A subsidiary of sovereign wealth fund QIA is tipped to be the first to receive more than $1 billion in QFII quota after the regulator acknowledged it was considering raising the cap.

Speaking at a media briefing this week, an unnamed officer from China Securities Regulatory Commission (CSRC) admitted for the first time that it could increase the cap to cater to long-term offshore investors.

The decision, which would be made in conjunction with the State Administration of Foreign Exchange, is likely driven by the investment needs of sovereign wealth funds in the interbank bond market, which makes up over 90% of China’s outstanding bond market issuance.

Cindy Qu, an analyst at Shanghai-based consultancy Z-Ben Advisors, notes that the interbank bond market requires large investments. “Their quotas might be sufficient to invest in the equity market, but to invest in the interbank bond market they definitely need more quota,” she says.

Qu anticipates that the cap will be raised soon, after the CSRC moved this July to allow QFII licence holders to invest in the interbank bond market.

The CSRC official confirmed that Qatar Holding, which received its QFII licence in September, had applied for a $5 billion quota, Chinese media reported.

While he did not indicate whether it would be granted the full amount, the application alone smashes the previous highest single quota: $700 million awarded to both the Hong Kong Monetary Authority and Temasek Fullerton Alpha in July and October this year, respectively.

Already these two overseas entities along with the Government of Singapore Investment Corporation and Norway’s central bank have hit the $1 billion QFII cap via several quotas.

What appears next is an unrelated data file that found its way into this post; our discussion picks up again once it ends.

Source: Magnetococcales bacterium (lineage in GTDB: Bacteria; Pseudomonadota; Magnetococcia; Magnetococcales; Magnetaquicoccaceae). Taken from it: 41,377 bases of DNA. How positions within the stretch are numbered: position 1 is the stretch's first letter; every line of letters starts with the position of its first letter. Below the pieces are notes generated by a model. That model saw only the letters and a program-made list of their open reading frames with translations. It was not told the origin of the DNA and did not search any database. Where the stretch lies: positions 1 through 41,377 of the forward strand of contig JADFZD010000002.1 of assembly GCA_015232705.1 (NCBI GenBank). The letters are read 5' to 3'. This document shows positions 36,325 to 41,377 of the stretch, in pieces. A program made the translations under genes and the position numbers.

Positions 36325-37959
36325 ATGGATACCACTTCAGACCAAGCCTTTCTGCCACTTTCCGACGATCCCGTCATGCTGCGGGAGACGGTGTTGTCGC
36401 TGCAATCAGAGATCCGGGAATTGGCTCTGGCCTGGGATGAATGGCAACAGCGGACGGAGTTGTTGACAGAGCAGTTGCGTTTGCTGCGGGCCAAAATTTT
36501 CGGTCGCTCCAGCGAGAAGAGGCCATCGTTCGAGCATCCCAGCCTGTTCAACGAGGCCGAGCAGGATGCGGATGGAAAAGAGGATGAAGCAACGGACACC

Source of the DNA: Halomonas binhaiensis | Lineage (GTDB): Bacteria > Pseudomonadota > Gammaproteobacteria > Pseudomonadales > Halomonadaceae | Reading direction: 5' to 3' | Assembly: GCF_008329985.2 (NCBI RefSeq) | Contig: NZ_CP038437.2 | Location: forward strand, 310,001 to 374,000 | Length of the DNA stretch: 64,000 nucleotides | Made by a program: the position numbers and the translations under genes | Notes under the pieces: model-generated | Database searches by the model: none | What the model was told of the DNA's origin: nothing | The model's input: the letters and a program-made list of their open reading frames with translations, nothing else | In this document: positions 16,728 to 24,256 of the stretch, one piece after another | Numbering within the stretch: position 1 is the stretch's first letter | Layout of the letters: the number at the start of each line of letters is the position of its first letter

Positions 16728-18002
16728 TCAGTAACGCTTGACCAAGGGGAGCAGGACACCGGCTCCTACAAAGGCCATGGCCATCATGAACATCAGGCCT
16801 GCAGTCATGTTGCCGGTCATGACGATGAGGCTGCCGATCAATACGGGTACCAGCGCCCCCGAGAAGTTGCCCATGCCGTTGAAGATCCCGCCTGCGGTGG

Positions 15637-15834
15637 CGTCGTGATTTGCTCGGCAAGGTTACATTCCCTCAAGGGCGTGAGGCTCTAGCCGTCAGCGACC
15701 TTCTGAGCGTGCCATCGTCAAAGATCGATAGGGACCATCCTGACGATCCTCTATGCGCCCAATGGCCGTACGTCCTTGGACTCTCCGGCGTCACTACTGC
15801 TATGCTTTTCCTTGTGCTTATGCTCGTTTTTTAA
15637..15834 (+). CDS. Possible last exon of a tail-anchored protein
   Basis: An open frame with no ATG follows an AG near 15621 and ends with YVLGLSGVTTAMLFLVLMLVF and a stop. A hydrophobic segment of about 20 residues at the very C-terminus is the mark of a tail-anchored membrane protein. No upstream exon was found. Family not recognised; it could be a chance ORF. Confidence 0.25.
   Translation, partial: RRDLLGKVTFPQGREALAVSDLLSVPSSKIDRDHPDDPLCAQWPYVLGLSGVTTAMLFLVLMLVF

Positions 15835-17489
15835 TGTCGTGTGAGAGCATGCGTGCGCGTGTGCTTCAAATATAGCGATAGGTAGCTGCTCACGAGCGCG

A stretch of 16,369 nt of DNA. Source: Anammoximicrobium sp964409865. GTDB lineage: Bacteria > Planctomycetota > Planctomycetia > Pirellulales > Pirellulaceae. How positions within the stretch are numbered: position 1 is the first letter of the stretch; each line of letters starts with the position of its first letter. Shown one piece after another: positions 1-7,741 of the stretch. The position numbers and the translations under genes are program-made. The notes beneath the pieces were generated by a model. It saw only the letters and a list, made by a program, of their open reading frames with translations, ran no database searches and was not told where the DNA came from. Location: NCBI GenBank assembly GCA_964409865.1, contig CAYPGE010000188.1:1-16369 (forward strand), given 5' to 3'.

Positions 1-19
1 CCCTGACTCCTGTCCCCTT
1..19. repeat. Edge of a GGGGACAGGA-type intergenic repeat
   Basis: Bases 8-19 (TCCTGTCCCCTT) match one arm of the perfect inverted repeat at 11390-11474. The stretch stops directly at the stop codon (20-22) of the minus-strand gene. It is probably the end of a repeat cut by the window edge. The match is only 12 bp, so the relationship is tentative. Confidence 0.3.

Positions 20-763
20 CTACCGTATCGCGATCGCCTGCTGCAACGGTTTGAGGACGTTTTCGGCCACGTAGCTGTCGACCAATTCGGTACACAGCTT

The CSRC official did, however, say that applications for quotas above $1 billion would be evaluated on a case-by-case basis.

Previously, AsianInvestor has reported that the CSRC might introduce a two-tier system in which its quota cap would be lifted for large global long-term investors, allowing the likes of sovereign wealth funds and pension funds premier access to China’s capital markets.

The qualified foreign institutional investor (QFII) scheme was introduced in 2002, at which time the quota cap was $800 million. That was subsequently raised to $1 billion in 2006. Up until now the majority of quotas have ranged from $100 million to $300 million.

Qatar Holding was founded by the Qatar Investment Authority in 2006 and invests both locally and internationally in private and public equity and other direct investments.

Separately, the CSRC has approved seven more QFII licences this month, including JP Morgan Asset Management (Taiwan), Aegon US, CDH Investment Singapore, SEB Group and Harvest Global Investment, local media report. That would mean there are now 199 QFII licence holders.